Rodriguez’s family contended that, when the woman went to the ER in December 2003, she complained of difficulty breathing and leg pain, symptoms typically associated with a blood clot that had moved to the lungs. Nazaire should have ordered a battery of tests that could have diagnosed the problem and saved Rodriguez’s life, the family asserted.

But Nazaire said he was told only that Rodriguez’s pain wasn’t specific to one area.

“There was nothing (said) for pulmonary embolism,” he said, when asked in a deposition whether he should have ordered a lung scan, “so why the scan? The answer is no.”

Nazaire testified that, after examining Rodriguez, he followed hospital procedure, completing a chart and then putting it in a basket in the ER. Beyond that, he was unaware of what happened, he said.

“I’m (a) physician,” he testified. “I just make sure I do my care necessary. Billing and the chart, I don’t know.”

But Wyckoff Heights put the onus for the missing records on Nazaire.

The hospital noted in a court filing that Rodriguez’s chart never made it from the ER to the billing department. Moreover, Nazaire likely would have completed the chart when he first saw Rodriguez in the ER, and he would have had “unbridled” access to it when she died there 24 hours later, the hospital said.

“Dr. Nazaire was almost certainly de facto responsible to some degree for the chart’s loss,” the hospital asserted.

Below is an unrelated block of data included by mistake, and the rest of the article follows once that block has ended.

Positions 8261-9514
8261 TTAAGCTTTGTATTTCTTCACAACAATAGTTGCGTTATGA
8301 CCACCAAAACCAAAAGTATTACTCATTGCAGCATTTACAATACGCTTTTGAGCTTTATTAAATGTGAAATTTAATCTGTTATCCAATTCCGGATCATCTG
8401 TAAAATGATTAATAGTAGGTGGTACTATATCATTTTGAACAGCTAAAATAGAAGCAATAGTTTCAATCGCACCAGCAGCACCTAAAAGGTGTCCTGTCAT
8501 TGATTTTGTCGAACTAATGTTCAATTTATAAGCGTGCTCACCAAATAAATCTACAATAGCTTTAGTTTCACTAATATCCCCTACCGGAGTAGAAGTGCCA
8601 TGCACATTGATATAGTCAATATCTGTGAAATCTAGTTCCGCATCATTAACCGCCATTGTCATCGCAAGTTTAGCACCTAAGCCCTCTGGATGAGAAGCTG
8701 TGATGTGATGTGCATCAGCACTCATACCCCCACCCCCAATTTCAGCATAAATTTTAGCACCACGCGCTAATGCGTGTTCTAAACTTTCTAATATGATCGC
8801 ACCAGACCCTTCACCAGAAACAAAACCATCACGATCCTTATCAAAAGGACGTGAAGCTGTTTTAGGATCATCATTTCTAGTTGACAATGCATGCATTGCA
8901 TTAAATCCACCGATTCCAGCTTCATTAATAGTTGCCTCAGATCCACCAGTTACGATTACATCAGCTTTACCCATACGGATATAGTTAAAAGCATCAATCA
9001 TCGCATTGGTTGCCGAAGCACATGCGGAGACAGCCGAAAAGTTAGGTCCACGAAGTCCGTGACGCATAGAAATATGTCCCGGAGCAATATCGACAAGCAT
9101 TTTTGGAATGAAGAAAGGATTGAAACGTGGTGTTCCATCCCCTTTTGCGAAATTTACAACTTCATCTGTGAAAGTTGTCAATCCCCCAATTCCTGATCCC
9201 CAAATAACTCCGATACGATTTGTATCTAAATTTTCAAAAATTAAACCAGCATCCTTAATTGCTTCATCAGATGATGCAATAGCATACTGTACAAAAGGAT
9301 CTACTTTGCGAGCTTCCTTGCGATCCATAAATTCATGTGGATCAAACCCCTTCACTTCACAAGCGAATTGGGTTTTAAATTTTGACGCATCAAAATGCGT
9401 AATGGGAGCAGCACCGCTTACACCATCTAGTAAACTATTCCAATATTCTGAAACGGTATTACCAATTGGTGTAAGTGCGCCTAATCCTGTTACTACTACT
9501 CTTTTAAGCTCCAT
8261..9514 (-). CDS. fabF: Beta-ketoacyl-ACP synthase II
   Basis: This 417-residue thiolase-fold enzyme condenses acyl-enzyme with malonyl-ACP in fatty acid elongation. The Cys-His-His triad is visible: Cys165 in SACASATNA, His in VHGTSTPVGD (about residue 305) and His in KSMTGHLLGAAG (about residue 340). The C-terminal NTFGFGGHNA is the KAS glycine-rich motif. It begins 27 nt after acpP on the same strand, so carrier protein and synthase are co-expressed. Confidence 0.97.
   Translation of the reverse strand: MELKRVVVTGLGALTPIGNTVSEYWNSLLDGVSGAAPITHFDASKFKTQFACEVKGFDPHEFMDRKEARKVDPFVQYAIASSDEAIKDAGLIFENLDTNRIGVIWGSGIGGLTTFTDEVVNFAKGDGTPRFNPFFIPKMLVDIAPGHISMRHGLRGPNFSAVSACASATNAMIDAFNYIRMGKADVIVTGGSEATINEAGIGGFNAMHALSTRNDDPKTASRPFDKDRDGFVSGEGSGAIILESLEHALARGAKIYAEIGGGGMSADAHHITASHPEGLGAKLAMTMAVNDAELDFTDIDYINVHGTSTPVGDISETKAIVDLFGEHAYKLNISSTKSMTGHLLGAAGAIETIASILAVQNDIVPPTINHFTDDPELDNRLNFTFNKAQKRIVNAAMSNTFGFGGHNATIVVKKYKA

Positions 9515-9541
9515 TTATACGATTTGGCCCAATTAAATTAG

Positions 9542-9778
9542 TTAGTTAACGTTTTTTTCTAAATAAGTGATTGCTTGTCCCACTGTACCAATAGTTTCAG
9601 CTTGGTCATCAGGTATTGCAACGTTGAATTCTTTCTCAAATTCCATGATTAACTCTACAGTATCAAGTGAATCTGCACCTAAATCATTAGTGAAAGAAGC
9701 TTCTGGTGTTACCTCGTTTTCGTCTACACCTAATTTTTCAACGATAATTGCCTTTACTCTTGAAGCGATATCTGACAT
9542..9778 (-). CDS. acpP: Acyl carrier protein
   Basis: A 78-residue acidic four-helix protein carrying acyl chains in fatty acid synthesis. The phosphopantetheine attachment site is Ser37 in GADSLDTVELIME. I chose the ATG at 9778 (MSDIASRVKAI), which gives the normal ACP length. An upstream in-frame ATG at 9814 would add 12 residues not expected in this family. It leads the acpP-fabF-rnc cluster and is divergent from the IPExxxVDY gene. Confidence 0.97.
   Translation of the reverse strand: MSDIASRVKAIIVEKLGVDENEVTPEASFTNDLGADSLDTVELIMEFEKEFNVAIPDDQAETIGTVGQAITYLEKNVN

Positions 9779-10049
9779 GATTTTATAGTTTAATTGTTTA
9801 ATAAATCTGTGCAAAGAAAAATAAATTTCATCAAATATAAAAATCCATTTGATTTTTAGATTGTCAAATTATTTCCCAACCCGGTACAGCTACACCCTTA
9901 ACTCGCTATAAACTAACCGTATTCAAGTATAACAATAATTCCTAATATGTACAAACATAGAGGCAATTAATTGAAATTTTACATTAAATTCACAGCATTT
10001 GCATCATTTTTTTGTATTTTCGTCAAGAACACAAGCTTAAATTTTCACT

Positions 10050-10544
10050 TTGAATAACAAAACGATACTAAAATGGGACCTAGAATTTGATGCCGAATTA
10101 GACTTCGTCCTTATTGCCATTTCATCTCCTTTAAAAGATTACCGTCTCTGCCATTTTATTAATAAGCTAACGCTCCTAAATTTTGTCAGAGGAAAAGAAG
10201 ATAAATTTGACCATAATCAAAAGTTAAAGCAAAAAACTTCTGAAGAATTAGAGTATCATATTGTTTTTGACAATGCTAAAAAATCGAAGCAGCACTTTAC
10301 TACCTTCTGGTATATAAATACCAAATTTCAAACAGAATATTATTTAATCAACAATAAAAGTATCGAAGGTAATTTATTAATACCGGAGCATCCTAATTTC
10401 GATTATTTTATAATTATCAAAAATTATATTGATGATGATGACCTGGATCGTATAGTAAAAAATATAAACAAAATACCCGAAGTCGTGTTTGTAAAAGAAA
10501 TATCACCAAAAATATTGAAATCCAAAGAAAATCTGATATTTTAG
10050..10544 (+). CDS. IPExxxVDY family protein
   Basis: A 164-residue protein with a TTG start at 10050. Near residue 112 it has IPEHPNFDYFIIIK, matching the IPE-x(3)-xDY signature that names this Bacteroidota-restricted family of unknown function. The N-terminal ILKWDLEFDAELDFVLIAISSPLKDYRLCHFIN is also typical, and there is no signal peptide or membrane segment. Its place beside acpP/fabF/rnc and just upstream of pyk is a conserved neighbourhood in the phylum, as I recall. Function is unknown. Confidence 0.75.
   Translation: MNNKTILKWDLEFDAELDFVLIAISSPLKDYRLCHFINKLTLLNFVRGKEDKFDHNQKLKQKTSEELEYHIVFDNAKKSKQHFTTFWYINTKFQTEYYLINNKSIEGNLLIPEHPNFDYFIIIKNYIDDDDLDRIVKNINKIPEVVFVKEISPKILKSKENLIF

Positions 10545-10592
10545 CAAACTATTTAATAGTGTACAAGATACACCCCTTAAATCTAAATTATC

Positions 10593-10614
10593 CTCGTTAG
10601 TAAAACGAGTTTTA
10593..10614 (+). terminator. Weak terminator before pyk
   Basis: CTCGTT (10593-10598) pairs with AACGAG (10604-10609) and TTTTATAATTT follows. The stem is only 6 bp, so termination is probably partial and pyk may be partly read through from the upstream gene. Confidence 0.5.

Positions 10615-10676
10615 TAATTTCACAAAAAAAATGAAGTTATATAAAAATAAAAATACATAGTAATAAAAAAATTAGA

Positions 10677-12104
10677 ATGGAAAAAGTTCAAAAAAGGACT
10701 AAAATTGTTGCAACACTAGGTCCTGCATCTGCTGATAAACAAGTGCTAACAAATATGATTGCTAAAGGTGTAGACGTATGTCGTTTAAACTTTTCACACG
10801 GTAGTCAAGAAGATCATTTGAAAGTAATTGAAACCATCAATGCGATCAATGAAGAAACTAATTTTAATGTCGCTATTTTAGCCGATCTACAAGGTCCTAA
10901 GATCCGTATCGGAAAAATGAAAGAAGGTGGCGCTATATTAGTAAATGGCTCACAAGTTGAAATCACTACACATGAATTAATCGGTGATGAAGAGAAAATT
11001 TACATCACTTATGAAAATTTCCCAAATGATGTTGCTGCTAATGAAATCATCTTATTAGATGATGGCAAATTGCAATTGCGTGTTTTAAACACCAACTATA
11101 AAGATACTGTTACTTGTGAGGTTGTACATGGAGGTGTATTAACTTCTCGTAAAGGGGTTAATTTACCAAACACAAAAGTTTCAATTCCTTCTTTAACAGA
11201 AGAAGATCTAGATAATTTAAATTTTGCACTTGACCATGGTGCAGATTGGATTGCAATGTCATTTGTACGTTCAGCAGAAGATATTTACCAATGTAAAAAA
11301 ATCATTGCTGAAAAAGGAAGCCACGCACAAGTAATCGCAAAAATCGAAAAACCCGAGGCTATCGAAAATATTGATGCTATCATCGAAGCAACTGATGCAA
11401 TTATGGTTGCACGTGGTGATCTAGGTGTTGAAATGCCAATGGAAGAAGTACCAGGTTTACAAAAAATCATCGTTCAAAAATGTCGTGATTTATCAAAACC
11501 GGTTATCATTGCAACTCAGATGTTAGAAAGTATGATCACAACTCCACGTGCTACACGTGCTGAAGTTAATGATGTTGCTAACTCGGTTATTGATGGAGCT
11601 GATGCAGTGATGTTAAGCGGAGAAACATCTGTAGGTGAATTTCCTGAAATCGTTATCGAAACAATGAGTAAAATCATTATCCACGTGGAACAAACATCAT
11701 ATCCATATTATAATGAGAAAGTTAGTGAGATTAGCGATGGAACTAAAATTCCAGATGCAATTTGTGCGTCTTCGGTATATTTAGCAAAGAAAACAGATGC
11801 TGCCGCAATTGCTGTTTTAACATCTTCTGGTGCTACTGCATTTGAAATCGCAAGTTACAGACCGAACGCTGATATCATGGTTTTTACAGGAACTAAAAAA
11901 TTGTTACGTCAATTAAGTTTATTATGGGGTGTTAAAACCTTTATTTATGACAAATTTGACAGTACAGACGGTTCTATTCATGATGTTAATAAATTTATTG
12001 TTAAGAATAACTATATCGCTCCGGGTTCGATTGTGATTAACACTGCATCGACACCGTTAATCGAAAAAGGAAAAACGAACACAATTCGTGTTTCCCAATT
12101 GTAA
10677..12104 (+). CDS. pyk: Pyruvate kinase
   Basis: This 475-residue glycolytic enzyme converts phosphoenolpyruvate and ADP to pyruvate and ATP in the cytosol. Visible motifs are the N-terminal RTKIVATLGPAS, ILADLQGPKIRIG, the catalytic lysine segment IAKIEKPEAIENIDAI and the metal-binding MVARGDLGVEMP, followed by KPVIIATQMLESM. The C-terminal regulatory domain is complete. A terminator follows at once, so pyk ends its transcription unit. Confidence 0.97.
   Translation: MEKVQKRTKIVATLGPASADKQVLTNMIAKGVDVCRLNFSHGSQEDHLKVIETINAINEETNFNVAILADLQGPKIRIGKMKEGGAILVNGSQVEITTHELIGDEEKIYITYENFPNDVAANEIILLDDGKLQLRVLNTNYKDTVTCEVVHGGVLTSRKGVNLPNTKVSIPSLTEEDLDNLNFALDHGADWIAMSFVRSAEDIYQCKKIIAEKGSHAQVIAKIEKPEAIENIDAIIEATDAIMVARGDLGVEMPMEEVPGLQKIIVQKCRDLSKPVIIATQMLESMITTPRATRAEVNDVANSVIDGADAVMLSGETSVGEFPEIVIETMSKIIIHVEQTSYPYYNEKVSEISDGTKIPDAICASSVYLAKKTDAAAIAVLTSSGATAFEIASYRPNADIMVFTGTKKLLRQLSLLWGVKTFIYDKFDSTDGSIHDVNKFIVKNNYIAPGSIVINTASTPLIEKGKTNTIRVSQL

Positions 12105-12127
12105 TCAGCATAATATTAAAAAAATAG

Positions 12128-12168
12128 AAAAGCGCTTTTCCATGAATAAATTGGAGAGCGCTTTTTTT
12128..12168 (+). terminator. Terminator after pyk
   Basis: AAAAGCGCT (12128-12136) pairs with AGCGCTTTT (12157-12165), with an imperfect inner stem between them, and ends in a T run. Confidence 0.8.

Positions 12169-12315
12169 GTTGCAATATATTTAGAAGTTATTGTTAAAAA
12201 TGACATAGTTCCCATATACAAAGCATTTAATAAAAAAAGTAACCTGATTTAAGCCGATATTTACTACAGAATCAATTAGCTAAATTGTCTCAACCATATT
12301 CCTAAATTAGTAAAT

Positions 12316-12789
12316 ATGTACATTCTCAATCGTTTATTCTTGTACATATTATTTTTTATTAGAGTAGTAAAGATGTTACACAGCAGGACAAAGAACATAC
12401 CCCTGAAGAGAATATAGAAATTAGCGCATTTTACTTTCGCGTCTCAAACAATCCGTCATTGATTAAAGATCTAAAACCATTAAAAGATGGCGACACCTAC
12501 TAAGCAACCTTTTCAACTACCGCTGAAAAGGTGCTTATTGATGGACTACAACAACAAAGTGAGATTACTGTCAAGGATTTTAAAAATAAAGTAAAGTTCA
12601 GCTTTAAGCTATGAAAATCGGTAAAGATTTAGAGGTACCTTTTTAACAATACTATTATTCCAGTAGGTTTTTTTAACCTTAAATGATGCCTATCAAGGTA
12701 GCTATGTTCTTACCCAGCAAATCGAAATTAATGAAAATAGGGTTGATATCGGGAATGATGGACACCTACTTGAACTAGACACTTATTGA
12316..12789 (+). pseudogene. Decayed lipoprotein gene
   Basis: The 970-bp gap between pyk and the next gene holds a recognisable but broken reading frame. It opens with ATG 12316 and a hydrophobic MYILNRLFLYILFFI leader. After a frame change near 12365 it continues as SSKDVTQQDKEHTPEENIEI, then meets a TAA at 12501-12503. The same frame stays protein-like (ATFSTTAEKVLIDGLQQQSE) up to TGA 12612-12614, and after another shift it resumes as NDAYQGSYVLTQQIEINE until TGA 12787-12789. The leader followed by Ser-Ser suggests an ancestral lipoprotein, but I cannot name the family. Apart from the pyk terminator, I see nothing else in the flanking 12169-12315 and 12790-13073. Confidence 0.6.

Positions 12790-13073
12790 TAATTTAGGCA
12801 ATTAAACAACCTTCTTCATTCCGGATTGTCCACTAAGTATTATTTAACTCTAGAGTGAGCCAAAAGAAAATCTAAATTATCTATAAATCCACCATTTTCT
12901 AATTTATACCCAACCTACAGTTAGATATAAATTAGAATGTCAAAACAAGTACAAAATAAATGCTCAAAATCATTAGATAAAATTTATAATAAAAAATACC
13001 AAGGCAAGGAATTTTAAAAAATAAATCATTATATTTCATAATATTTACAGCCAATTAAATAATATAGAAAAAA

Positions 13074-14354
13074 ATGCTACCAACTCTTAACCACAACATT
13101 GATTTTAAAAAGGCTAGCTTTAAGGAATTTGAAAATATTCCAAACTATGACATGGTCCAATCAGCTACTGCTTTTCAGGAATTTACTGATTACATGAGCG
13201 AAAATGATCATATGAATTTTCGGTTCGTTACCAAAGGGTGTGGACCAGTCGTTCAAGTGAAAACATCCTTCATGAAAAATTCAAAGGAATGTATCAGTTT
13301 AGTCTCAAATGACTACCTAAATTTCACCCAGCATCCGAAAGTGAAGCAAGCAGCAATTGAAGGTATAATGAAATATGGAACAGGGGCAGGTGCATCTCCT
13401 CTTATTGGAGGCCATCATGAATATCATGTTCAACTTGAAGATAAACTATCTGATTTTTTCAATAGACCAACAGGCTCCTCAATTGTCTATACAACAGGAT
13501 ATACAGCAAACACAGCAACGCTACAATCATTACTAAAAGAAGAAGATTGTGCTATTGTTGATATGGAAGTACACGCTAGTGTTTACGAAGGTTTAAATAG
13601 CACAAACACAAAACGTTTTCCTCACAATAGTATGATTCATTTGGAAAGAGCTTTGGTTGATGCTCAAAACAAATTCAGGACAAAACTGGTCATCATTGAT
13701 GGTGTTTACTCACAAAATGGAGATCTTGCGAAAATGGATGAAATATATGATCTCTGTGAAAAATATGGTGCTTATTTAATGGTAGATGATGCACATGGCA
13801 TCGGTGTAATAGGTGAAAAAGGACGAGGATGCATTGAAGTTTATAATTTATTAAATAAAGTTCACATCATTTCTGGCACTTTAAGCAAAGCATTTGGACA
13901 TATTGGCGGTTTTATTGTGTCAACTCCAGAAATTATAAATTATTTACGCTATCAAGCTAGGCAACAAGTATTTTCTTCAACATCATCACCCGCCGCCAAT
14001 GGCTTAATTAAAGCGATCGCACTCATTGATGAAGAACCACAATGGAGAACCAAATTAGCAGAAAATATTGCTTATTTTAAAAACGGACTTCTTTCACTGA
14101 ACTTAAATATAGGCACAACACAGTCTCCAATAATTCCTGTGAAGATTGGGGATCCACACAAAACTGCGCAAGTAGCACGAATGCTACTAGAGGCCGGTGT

Nazaire relocated to Georgia in 2006, about 18 months after the ruling by the New York board. The Georgia Composite Medical Board licensed him with no restrictions, and he quickly was hired to oversee the medical care of inmates in the state prison system.

In a self-published book, “The Anatomy of Adultery, Confessions of a Saved Soul,” Nazire wrote about how he found Christ when he rejected the “carnality” of his life after landing in Georgia.

After the New York board’s decision, Nazaire wrote, he began having “difficulties” at work and financial problems that forced him into bankruptcy. Then an “invisible protector” told him to apply for a Georgia medical license even though he had no friends or relatives in the state, he wrote.

Looking for work in the state, he contacted a clerk at the medical board, he wrote. The clerk put him in contact with a physician who knew someone at an employment agency, and that’s how he found the prison position, he wrote.

“I backed my bags, left for Georgia and started a solitary life in a hotel room,” he wrote. “That’s where my transformation began.”

Although Nazaire has been the medical director at Pulaski State Prison in Hawkinsville for nine years, he doesn’t have a residence in Georgia. He lives in the Hawkinsville Budget Inn when on duty and commutes to his family’s home in New Jersey.

In the physician’s comments section of his public profile on the Georgia medical board’s website, Nazaire wrote: “I am a very competent physician who lives, breathes and thinks for the well being of my patients!!”

The profile does not list the $3 million settlement in the Rodriguez case even though the board requires disclosure of malpractice settlements over $300,000.